31 October 2006 Don’t be surprised when you open your door to the trick-or-treat knock on Halloween tonight if you find a smiling child on the other side holding an orange box with the letters UNICEF boldly written in blue.
“Trick or Treat for UNICEF” has turned out to be one of the most successful fundraising campaigns for the United Nations Children’s Fund over the years. More than $210 million has been raised by children in the United States and Canada over the past 56 years, largely set around Halloween.
“By Trick-or-Treating for UNICEF, you can help kids around the world too,” the agency tells its young audience in a way close to their hearts, a series of website pages with coloured cartoon links that explain what anything from seven cents to $150 can do to relieve the plight of 376 million children around the world who have to walk more than 15 minutes to get a drink of clean water.
Or for 121 million who don’t go to school. Or for the one out of every 6 who doesn’t get the food needed to be healthy. Seven cents can buy crayons for a class, $1 can immunize a child against polio, $10 can buy biscuits for a month for three kids, and $150 can provide clean water for a whole village.
For most children in the US, “Trick or Treat for UNICEF” provides them with their first experience of volunteerism. Since the campaign’s inception, $132 million has been raised in the United States, including $5.2 million last year.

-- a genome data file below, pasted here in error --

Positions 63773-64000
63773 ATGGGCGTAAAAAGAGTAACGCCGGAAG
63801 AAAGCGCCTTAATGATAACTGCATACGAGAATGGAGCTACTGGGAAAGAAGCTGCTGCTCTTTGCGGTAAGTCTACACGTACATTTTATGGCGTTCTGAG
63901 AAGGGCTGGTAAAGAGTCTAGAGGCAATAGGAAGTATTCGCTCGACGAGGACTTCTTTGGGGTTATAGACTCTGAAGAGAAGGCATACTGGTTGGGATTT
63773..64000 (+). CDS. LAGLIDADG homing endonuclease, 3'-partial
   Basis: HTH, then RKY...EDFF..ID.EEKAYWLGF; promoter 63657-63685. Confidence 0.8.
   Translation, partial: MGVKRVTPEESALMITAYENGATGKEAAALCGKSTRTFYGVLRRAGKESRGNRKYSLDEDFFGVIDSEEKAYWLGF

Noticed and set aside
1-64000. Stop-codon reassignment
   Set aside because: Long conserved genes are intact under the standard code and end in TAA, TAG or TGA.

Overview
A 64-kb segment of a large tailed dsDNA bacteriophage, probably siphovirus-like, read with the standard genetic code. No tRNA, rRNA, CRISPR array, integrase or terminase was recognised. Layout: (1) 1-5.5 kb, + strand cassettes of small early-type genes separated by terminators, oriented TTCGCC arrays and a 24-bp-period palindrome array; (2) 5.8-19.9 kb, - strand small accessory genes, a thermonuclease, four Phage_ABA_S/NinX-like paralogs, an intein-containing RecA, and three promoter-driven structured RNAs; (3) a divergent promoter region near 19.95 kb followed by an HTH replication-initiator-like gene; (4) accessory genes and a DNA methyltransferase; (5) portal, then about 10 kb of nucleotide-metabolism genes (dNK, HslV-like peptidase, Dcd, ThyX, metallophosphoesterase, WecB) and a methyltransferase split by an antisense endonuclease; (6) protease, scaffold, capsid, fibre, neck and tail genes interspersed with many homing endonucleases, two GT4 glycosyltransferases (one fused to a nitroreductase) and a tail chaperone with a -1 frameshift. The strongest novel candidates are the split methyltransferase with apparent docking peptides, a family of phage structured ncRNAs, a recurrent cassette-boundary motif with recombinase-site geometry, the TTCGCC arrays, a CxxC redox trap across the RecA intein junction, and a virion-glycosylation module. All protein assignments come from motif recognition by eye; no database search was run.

In Canada, this year was notable for the fact that there have been significant changes made to the format of the campaign. In place of the traditional box used to collect funds, Canada was adopting more of a grassroots campaign based in schools where events like walks and seminars are being be held to raise funds. Some 4,150 schools are participating with the goal of raising $5.7 million. Half of these funds will go to education in Malawi.
This year the children and groups who raise the most money between 1 October and 30 December are eligible for awards in the Trick-or-Treat for UNICEF Challenge, sponsored by UNICEF’s partner, the pharmaceutical company Procter & Gamble: a $125,000 donation made in their honour, one on behalf of the individual winner and one on behalf of the group winner, and a photo appearance on the Cartoon Network.
So if you see the orange box when you open your door tonight, think of the child in some impoverished or drought-stricken land who might know a trick or two but has never enjoyed a treat.